Skylab 1 rocket /1973-27B/ - Orbit determination and analysis
NASA Astrophysics Data System (ADS)
King-Hele, D. G.
1980-04-01
The paper analyzes Skylab 1 rocket orbit and describes the geopotential resonance, atmospheric rotation, and variations in eccentricity due to drag. The final stage rocket which projected Skylab into orbit itself entered a nearly circular orbit which was determined at 62 epochs, with the orbital accuracy in perigee height and orbital inclination of 90 km. As the orbit contracted under influence of air drag, it passed slowly through the 31:2 geopotential resonance, when the track over the earth repeats every 31 revolutions at intervals of 2 days. The variations in inclination and eccentricity during the resonance phase were analyzed to determine the atmospheric rotation rate; the eccentricity variations were compared with the predicted values for orbit contraction in an atmosphere with a strong day-to-night variation in density.
Orbit Determination Accuracy Analysis of the Magnetospheric Multiscale Mission During Perigee Raise
NASA Technical Reports Server (NTRS)
Pachura, Daniel A.; Vavrina, Matthew A.; Carpenter, J. R.; Wright, Cinnamon A.
2014-01-01
The Goddard Space Flight Center (GSFC) Flight Dynamics Facility (FDF) will provide orbit determination and prediction support for the Magnetospheric Multiscale (MMS) mission during the missions commissioning period. The spacecraft will launch into a highly elliptical Earth orbit in 2015. Starting approximately four days after launch, a series of five large perigee-raising maneuvers will be executed near apogee on a nearly every-other-orbit cadence. This perigee-raise operations concept requires a high-accuracy estimate of the orbital state within one orbit following the maneuver for performance evaluation and a high-accuracy orbit prediction to correctly plan and execute the next maneuver in the sequence. During early mission design, a linear covariance analysis method was used to study orbit determination and prediction accuracy for this perigee-raising campaign. This paper provides a higher fidelity Monte Carlo analysis using the operational COTS extended Kalman filter implementation that was performed to validate the linear covariance analysis estimates and to better characterize orbit determination performance for actively maneuvering spacecraft in a highly elliptical orbit. The study finds that the COTS extended Kalman filter tool converges on accurate definitive orbit solutions quickly, but prediction accuracy through orbits with very low altitude perigees is degraded by the unpredictability of atmospheric density variation.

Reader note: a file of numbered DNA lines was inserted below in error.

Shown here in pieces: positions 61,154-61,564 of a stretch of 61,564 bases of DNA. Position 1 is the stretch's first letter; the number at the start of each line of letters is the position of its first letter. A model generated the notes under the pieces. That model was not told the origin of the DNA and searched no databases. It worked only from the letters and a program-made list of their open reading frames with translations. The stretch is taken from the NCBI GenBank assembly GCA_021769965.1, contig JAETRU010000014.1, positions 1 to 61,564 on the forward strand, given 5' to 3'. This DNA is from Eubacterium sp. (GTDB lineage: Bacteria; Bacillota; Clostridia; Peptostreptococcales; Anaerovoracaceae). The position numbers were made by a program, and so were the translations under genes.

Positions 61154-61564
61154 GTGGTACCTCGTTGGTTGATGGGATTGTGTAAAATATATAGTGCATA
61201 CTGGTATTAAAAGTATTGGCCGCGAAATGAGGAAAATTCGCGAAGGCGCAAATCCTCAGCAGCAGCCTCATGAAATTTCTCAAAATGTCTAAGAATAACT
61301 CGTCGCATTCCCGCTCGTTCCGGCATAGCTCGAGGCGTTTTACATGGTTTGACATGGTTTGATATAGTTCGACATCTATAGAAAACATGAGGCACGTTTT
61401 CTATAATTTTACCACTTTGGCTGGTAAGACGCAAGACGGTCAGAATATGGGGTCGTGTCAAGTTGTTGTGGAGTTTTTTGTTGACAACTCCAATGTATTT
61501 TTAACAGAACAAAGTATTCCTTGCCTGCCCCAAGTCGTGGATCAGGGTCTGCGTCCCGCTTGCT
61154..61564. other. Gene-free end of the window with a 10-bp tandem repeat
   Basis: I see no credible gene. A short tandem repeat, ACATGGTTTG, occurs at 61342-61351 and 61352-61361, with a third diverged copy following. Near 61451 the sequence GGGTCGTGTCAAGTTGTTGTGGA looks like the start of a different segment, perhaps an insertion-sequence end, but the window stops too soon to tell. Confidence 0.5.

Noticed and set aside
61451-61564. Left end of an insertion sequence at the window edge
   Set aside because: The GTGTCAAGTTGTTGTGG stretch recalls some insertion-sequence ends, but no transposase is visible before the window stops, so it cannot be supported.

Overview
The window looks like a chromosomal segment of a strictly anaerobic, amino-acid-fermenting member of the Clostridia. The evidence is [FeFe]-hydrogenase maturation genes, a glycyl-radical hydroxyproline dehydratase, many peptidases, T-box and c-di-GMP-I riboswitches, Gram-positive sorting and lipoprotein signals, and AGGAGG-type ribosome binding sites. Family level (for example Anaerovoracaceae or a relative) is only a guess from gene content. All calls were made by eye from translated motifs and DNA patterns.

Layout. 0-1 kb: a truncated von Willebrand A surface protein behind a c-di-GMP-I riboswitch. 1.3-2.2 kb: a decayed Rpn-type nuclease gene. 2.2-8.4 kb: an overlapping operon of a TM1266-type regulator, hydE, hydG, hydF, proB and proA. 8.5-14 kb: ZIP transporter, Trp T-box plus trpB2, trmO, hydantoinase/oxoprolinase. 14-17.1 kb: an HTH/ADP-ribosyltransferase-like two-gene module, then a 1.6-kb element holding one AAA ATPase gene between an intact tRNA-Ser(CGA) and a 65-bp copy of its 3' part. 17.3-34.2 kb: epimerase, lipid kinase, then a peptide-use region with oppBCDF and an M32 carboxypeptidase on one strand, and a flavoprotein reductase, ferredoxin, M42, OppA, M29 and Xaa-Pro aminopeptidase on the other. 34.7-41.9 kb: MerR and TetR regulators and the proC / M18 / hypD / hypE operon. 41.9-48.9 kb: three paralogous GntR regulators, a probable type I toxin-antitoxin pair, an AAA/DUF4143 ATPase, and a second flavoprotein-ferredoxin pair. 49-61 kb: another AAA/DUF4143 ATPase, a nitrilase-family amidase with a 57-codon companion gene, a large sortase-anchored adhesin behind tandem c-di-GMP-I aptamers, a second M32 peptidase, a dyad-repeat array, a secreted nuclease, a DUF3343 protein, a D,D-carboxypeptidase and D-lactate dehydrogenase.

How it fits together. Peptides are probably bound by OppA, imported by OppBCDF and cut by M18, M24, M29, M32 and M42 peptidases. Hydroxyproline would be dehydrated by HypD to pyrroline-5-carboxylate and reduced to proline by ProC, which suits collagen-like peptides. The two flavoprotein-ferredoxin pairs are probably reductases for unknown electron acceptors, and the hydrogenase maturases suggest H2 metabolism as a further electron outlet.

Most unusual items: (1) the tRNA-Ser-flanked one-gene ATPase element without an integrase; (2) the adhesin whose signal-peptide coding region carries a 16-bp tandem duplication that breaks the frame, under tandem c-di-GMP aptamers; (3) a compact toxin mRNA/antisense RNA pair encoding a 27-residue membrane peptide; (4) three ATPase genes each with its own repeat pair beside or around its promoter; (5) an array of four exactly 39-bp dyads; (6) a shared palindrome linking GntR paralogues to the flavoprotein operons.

Orbit Determination Accuracy Analysis of the Magnetospheric Multiscale Mission During Perigee Raise
NASA Technical Reports Server (NTRS)
Pachura, Daniel A.; Vavrina, Matthew A.; Carpenter, J. Russell; Wright, Cinnamon A.
2014-01-01
The Goddard Space Flight Center (GSFC) Flight Dynamics Facility (FDF) will provide orbit determination and prediction support for the Magnetospheric Multiscale (MMS) mission during the mission's commissioning period. The spacecraft will launch into a highly elliptical Earth orbit in 2015. Starting approximately four days after launch, a series of five large perigee-raising maneuvers will be executed near apogee on a nearly every-other-orbit cadence. This perigee-raise operations concept requires a high-accuracy estimate of the orbital state within one orbit following the maneuver for performance evaluation and a high-accuracy orbit prediction to correctly plan and execute the next maneuver in the sequence. During early mission design, a linear covariance analysis method was used to study orbit determination and prediction accuracy for this perigee-raising campaign. This paper provides a higher fidelity Monte Carlo analysis using the operational COTS extended Kalman filter implementation that was performed to validate the linear covariance analysis estimates and to better characterize orbit determination performance for actively maneuvering spacecraft in a highly elliptical orbit. The study finds that the COTS extended Kalman filter tool converges on accurate definitive orbit solutions quickly, but prediction accuracy through orbits with very low altitude perigees is degraded by the unpredictability of atmospheric density variation.